7. Mallesh Magdum (@malleshmagdum) said on 5th July 2013, 17:52

    I believe Pirelli and the FIA must issue a disclaimer saying that “usage beyond recommended parameters may destroy the tyre”. I cannot fault Pirelli for tyre failures now. Seems like its the teams’ mistake.
    Imagine making modifications on your new car. Its gonna void the warranty. That’s what the teams have done.

  8. Stijn (@stijnzer) said on 5th July 2013, 18:27

    read: They are admitting FIA was wrong?

  9. GT_Racer said on 5th July 2013, 19:27

    The reason the tyre swapping was allowed is because its not caused problems in the past.
    Teams have been doing it for years & its not caused any problems so there was never any reason to stop it.
    The reason its an issue now is because of the steel belt Pirelli introduced this year, That makes the tyres directional.

    As I understand it, The swapping was only something done when using a used set of tyres. For instance the 1st stint of a race for all those who ran during Q3.

    There is no actual performance advantage but it does extend the life of a set of tyres, Especially if one side takes a bigger hammering than the other.
    For example if the left/rear is wearing faster than the Right/Rear on a circuit, By swapping them you get an extra few laps of performance out that set because after the swap the tyre taking the most load has less wear on it.

    Don’t believe it was something been done during the race when it was a new set been put on in the stops as there would be no gain from doing it.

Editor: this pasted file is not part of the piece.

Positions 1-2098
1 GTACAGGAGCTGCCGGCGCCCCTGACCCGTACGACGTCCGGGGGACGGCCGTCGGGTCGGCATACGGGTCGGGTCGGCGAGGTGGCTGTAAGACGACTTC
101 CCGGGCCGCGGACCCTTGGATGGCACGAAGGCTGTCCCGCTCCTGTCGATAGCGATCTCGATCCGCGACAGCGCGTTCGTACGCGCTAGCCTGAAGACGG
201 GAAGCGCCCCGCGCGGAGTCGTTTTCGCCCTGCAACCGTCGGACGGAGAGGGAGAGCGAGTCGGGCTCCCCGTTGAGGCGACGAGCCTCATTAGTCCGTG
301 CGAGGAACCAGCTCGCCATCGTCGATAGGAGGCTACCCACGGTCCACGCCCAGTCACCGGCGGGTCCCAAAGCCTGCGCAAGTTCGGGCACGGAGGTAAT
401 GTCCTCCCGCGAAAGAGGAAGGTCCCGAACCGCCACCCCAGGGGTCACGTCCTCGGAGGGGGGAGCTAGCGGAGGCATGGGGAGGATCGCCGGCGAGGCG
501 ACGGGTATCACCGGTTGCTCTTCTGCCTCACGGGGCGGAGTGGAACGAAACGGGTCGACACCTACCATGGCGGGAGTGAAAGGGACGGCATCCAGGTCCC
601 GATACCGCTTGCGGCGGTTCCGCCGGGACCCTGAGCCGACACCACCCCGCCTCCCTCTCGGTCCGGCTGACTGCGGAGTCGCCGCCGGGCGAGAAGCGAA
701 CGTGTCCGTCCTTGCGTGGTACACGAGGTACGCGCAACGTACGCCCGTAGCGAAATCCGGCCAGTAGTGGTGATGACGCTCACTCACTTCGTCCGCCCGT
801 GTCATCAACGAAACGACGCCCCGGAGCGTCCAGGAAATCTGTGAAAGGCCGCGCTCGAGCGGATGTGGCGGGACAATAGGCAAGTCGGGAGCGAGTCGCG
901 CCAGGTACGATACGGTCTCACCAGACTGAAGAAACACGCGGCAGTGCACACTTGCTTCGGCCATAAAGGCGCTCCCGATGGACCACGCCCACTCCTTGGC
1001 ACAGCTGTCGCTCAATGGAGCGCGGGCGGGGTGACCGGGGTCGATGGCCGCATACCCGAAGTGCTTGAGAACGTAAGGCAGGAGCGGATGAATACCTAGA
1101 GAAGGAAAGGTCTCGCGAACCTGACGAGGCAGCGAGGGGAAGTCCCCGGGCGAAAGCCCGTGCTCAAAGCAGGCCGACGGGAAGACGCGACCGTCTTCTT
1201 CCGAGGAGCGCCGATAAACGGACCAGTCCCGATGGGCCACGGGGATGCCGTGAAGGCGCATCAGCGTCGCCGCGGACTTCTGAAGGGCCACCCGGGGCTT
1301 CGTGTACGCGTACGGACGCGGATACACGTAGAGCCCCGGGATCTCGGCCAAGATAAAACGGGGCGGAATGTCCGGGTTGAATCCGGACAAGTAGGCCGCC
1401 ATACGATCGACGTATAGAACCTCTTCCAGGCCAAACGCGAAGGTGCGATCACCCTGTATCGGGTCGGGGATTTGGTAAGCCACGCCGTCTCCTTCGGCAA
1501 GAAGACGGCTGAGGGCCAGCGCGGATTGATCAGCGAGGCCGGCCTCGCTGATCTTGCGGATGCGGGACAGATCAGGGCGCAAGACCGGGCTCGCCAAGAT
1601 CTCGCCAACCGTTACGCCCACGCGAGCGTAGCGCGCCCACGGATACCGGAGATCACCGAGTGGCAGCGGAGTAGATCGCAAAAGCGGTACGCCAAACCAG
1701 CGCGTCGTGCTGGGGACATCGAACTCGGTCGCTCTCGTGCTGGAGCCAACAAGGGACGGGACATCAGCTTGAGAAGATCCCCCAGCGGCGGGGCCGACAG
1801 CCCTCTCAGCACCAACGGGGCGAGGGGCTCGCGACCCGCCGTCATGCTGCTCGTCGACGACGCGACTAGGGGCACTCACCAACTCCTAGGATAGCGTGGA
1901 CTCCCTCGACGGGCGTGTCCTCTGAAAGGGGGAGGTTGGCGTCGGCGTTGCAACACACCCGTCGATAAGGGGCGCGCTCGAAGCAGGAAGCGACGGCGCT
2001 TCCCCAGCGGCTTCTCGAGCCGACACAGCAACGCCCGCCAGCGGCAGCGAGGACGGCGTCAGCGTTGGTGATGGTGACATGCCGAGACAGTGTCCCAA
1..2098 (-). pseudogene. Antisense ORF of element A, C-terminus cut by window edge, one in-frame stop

10. Tariq Patel (@mdtariqp) said on 5th July 2013, 19:54

    Finally Pirelli have admitted that to some extent they are also at fault

    • Prisoner Monkeys (@prisoner-monkeys) said on 5th July 2013, 22:26

      Hardly. This was an issue the teams created for themselves.

      • tvm (@tvm) said on 6th July 2013, 9:44

        @prisoner-monkeys

        Interesting, so you are saying that the teams ran the tires outside specification as provided by Pirelli?

        Care to share a link or something?

        • Keith Collantine (@keithcollantine) said on 6th July 2013, 18:13

          @tvm Pirelli has previously given guidelines for minimum pressures etc… but the teams are not required to adhere to them. It has been common practice for them to exceed the recommended limits. There have been past instances where this was suspected to have caused failures – one famous example being Mika Hakkinen’s tyre failure and crash at Hockenheim in 1999 (running on Bridgestones).

          • tvm (@tvm) said on 7th July 2013, 11:59

            @keithcollantine

            Yes…

            But Pirelli are present, strongly present, at every venue, they are fully aware of everything that is being done, including tire swapping, tire pressure and camber settings, I don’t recall them issue severe warnings, don’t recall them saying “told you so” after Silverstone??

            But sure as the taxman someone (@prisoner-monkeys) will walk in saying “its the teams own fault”, because, of course, when you reduce it down to the atomic level the teams are at fault the second they send a car on track regardless of the settings.

            Akin of saying “speed doesn’t kill, its when you hit something that’s the bummer” = engineering stupidity and technicalities.

        • Prisoner Monkeys (@prisoner-monkeys) said on 6th July 2013, 23:00

          @tvm – I’m on my mobile at the moment, so I can’t really copy links over. However, if you look at the front pages if the blog or Autosport, you should find a story about the FUA making Pirelli’s recommendation mandatory with ease.

          • Prisoner Monkeys (@prisoner-monkeys) said on 6th July 2013, 23:01

            Actually, here is one:

            http://www.autosport.com/news/report.php/id/108543/

            The FIA has imposed strict camber and tyre pressure limits on the teams, based on Pirelli’s recommendations.

            Ted Kravitz also commented during the British Grand Prix that Pirelli recommended 20psi as the minimum tyre pressure, but most teams were opting for 18psi, and Red Bull were going as low as 16psi and possibly even lower, but he could not confirm it.